Meet PC Luke Edmonds, of Basildon Local Policing Team, who’s been an Essex Police officer for five years.
In the past year, he’s performed CPR three times, detained a man armed with a hammer and located a van full of stolen car parts destined for abroad.
“It’s the only policing role where you are first on scene to absolutely everything and it’s also the role everyone thinks of when they want to be a police officer – going from emergency to emergency. “It’s a fast-paced challenging environment that pushes you to develop, which is rewarding.”
Luke’s our force’s nominee for Response Officer of the Year. It’s a national award which recognises the vital role our local policing teams (LPTs) play in keeping our communities safe - they are often the first police officers you will see at the scene of an incident.
Assistant Chief Constable Andy Mariner, our force lead for Local Policing says:
“Luke is the perfect example of a response officer. “Our local policing officers are often the first police officers the public will meet at an incident and Luke’s dedication and professionalism is exactly what they would expect from our officers. “But although his job is primarily responding to emergency calls, Luke also makes time to be proactive and has made several arrests on the strength of his policing instinct and observational skills. “He is an officer who cares and puts himself out to help others, showing compassion where necessary, but who is tough and resilient when required. “Luke is definitely a role model for newer officers and he is also a tutor constable, a voluntary role which involves mentoring police officers younger in the job than he. “I am proud that he is Essex Police’s nomination for the national Response Officer of the Year award.”
A well-respected member of Basildon LPT, Luke was nominated for his leadership, commitment and hard work.
In the past 12 months he has dealt with a number of challenging incidents.
Responding to a report of a 20-year-old man in cardiac arrest, Luke began CPR while trying to reassure the man’s distressed mother, who was at the scene, until paramedics arrived. And just weeks later, Luke was called upon to perform CPR on another man, who had fallen from a height.
He was also first on the scene of a man who had tried to harm himself and, again, he began CPR until paramedics arrived and took over.
“I administered emergency first aid and the man was stabilised. He’s since made a full recovery and it’s really nice knowing that I was able to save his life.”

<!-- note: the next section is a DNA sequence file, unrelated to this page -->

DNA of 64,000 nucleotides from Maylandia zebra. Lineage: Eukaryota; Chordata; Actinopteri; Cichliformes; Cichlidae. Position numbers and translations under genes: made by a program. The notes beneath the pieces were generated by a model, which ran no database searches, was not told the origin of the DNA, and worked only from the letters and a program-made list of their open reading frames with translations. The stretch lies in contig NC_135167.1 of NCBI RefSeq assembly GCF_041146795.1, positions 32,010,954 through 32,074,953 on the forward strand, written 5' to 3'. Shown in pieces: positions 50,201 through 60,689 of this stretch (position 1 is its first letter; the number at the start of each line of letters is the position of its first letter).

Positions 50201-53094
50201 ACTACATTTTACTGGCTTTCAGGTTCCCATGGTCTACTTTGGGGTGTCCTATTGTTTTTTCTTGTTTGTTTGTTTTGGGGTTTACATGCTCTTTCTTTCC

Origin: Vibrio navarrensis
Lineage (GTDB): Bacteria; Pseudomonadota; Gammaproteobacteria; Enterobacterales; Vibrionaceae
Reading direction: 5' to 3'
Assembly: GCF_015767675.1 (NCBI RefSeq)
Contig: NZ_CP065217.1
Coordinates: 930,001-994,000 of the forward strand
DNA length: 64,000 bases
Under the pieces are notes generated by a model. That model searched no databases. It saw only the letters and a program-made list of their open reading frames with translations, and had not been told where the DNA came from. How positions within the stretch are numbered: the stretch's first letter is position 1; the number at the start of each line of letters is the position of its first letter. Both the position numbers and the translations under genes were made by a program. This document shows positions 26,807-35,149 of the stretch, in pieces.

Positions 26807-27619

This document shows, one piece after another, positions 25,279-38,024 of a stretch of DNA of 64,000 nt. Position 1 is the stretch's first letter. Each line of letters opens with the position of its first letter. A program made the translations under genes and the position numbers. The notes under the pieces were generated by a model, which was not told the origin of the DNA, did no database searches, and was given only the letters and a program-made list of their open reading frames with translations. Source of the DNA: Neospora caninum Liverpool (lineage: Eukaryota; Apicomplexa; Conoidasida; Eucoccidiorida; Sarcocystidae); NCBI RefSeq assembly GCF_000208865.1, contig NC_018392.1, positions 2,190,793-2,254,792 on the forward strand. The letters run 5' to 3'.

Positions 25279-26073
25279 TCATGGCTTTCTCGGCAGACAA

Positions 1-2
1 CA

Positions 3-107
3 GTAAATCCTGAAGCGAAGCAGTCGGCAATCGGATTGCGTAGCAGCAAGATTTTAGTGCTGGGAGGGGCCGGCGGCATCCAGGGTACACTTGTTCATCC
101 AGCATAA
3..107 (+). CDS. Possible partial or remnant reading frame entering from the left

On all three occasions, Luke’s CPR skills were praised by medical professionals.
He has also successfully detained a man who went to his place of work armed with a hammer and arrested three men after locating a van containing a stolen Maserati, which had been broken down, ready to be shipped abroad.
Like all local policing officers, Luke finds time to go out on proactive patrols and has made a number of stop and searches, many of which have resulted in items being seized. We use stop and search when we suspect people are carrying drugs, weapons or stolen property.
Of his nomination for Response Officer of the Year, Luke says it’s a massive honour.
“I’m very proud to be recognised for my commitment to the role and to Essex Police. However, I believe I have just done what is expected of me in order to serve the public. “I’ve wanted to be a police officer ever since I can remember. As soon as I was eligible I applied for the role. I wanted a job where every day is different and I can make a difference and help people. “I was born in Essex and always lived here so it made perfect sense to police my local community and join Essex Police rather than another force.”
We know the idea of a stop and search can feel intimidating and inconvenient. But to keep our communities safe from serious harm, particularly crimes involving drugs and weapons, it’s important we have the power to stop and search people.
For more information about what happens when you are stopped and searched by a police officer, your rights and where you can leave feedback, please go to our we value our communities page.
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